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China's farmers go green

Editor: Zhang Jianfeng 丨Xinhua

02-08-2017 19:04 BJT

JINAN/NANCHANG, Feb. 8 (Xinhua) -- When Yao Huifeng quit his well-paid job in a medical company to become a rice grower six years ago, he was nicknamed "Yao the idiot."

Now people call him "manager Yao" due to his successful career transition.

From city life to farm work in Yifeng County, east China's Jiangxi Province, Yao has tried various methods for high-quality rice, the only constant being that his produce is organic.

He avoids using chemical pesticides and fertilizers, and leaves the field fallow for a season to guarantee quality, which is what Chinese middle-class consumers now care about most.

His rice sells at 10 yuan (1.45 U.S. dollars) a kilo, three times higher than average, yet still popular.

Last year, his success drew more than 70 local farmers to join his rice cooperative.

"Ninety percent of the local fields have switched to organic rice, and the economic output in our cooperative has exceeded 4 million yuan," Yao told Xinhua.

Organic farming, and eco-farming in a broader sense, is becoming increasingly popular in the world's most populous nation amid growing concerns for food safety.

China has become the world's fourth largest organic food consumer, but organic food penetration is still small, taking up only about 1.5 percent of the country's food market share, according to a report by Zero Power Intelligence Group, a research institution headquartered in Shenzhen.

Lured by the tremendous market potential of green food, companies have rushed into the sector in search of profits.

Zhengzhuang farm, based in Jinan, capital of east China's Shandong Province, has been devoted to high-quality, chemical-free fruit since it was founded in 2012.

Like Yao's farm, it abandoned chemical fertilizers and turned back to "old-fashioned" animal manure to use on the land of about 67 hectares.

"Using chemical fertilizers can cause the soil to harden and degrade, while organic manure can help the land regain nutrients," said Wang Yan, co-founder of the farm.

Wang has been purchasing manure from a nearby dairy farm for the last three years. Two cows, each producing a tonne of dung a year, can meet the demand of one mu of land.

"Apart from cow dung, we also use feces of geese, horses, donkeys and earthworms. The greater the variety of manure, the better," she added.

Wang calls herself a modern farmer, who represents a new generation of growers embracing innovative and green agriculture production.

China has been promoting sustainable farming to reform the agriculture industry in recent years. A document issued earlier this week called for an output increase in high-quality products based on green and innovative production. It also said the country would maintain a zero increase in the usage of pesticides and fertilizers.

Long-time reliance on chemical fertilizers and pesticides to boost production has resulted in severe problems, such as pollution and soil degradation.

Statistics from the Ministry of Agriculture show about one-third of the world's chemical pesticides, or 1.4 million tonnes, are used in China every year. The use of pesticides in China is 2.5 times the amount in developed countries.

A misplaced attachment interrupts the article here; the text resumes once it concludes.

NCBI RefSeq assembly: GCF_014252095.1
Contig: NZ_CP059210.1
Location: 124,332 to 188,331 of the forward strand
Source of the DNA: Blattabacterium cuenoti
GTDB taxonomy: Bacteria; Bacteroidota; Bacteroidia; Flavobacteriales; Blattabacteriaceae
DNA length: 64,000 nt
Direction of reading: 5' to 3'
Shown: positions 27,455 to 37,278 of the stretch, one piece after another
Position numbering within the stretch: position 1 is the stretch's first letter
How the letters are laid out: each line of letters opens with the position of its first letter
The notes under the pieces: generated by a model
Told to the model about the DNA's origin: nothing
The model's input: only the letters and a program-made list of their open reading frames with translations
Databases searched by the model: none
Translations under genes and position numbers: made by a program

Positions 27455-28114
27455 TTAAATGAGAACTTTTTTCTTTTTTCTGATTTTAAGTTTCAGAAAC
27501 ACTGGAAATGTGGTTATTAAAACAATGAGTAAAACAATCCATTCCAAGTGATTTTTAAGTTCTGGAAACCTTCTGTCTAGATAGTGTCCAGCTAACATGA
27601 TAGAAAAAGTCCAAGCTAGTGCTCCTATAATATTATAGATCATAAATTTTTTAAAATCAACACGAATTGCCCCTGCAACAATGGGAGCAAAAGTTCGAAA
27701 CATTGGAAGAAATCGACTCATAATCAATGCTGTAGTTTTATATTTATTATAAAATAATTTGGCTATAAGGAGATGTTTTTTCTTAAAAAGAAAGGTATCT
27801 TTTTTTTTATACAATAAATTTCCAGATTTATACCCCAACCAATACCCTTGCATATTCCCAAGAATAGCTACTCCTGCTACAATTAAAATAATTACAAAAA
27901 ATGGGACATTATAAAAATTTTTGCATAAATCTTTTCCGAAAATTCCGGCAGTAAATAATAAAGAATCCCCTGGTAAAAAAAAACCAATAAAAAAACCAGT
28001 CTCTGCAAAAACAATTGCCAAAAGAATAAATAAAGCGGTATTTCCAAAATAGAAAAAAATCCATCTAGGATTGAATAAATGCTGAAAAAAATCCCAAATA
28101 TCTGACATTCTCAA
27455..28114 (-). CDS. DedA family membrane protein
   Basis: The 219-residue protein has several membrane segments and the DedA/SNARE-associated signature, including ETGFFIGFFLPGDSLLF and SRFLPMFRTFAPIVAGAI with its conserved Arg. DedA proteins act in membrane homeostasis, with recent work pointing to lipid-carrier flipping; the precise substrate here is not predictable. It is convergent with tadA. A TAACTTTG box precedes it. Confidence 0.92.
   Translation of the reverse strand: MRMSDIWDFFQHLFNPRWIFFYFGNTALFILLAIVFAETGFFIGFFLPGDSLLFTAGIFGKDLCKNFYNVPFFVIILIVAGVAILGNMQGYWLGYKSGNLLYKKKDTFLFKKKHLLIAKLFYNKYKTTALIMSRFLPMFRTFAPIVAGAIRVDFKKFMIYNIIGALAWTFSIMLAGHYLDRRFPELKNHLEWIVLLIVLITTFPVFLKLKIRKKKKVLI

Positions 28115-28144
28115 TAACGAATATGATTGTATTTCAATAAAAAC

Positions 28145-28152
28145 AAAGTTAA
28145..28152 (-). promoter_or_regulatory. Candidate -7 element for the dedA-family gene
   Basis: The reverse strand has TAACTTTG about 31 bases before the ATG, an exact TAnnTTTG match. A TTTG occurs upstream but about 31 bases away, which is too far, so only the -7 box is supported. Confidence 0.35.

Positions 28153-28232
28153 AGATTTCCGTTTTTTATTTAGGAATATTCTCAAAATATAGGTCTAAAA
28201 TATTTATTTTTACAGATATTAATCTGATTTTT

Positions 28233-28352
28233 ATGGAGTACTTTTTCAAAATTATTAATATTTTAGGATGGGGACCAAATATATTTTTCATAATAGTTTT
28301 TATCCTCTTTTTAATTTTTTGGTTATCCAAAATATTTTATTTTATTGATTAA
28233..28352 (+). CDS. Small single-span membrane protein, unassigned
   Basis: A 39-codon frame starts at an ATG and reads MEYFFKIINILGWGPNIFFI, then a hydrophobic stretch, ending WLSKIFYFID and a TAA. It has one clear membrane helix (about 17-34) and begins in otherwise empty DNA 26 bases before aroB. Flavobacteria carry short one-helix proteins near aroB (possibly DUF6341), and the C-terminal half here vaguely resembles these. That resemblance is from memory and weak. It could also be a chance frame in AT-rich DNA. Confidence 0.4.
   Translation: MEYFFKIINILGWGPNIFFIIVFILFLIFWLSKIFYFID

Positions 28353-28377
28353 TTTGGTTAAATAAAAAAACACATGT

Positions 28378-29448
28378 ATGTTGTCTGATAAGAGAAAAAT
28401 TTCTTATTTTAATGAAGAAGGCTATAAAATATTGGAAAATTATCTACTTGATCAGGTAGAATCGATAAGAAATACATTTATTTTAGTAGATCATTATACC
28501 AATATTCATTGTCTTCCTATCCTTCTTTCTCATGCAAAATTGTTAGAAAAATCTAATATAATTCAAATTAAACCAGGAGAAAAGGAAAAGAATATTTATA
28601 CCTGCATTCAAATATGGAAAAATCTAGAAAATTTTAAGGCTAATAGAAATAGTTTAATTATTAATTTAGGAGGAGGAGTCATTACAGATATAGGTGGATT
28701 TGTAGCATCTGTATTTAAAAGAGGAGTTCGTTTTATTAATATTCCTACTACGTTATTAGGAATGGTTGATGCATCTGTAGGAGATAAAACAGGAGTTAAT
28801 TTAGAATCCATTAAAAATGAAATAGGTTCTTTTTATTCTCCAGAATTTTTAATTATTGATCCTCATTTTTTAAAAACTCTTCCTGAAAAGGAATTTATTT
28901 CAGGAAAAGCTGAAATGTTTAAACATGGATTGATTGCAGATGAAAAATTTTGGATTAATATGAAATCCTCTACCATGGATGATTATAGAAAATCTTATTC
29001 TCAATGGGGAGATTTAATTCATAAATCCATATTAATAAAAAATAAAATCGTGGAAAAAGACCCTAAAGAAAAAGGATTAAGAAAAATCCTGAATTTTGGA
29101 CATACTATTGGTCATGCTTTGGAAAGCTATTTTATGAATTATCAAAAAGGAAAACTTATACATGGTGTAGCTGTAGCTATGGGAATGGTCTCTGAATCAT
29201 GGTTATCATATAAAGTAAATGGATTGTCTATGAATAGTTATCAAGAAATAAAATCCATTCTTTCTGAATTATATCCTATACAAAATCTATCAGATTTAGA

"Arable lands in China faces three major problems -- low productivity, soil degradation and low fertility," said Gao Yiwu, CEO of Kingenta Ecological Engineering Group, a fertilizer manufacturer.

Many have already felt the pinch of unsustainable farming.

Wang Cuifen has been growing crops since 1997.

"The output increased year by year in the past decades, but the soil is getting harder and harder these years, and I had to use more chemical fertilizers to maintain a high yield, but I know it will not work long," she told Xinhua.

In 2014, sponsored by the local government, Wang started to use organic fertilizers. "It worked really well and the soil is getting rich again," she said.

The revival of manure has also created new business opportunities for Liu Shuchun, a pig breeder.

The disposal of the excrement of his 5,000 pigs used to be a big headache, but not now.

The price of a tonne of pig manure sold for 40 yuan in 2012, this year the price was double.

"It is very promising," Liu said.

He has set up 19 biogas digesters to produce organic fertilizers out of pig manure. A tonne of the processed manure cost up to 750 yuan but still sells fast.

A dead-end in old farming and a shift in consumption habits has encouraged more farmers to engage in green agriculture.

To promote supply-side reform in agriculture, authorities are training more professional talent and offering favorable fiscal policies for business start-ups in rural area to encourage investment, increase farmers' income and create safe food, which is good for both farmers and consumers.

"The success of agricultural supply-side reform depends on increase in farmers' income as well as more quality farm products," said Tang Renjian, deputy director of the central rural work leading group. "Efforts should be made to maintain a sustainable, green agriculture growth, rather than relying on resource consumption."

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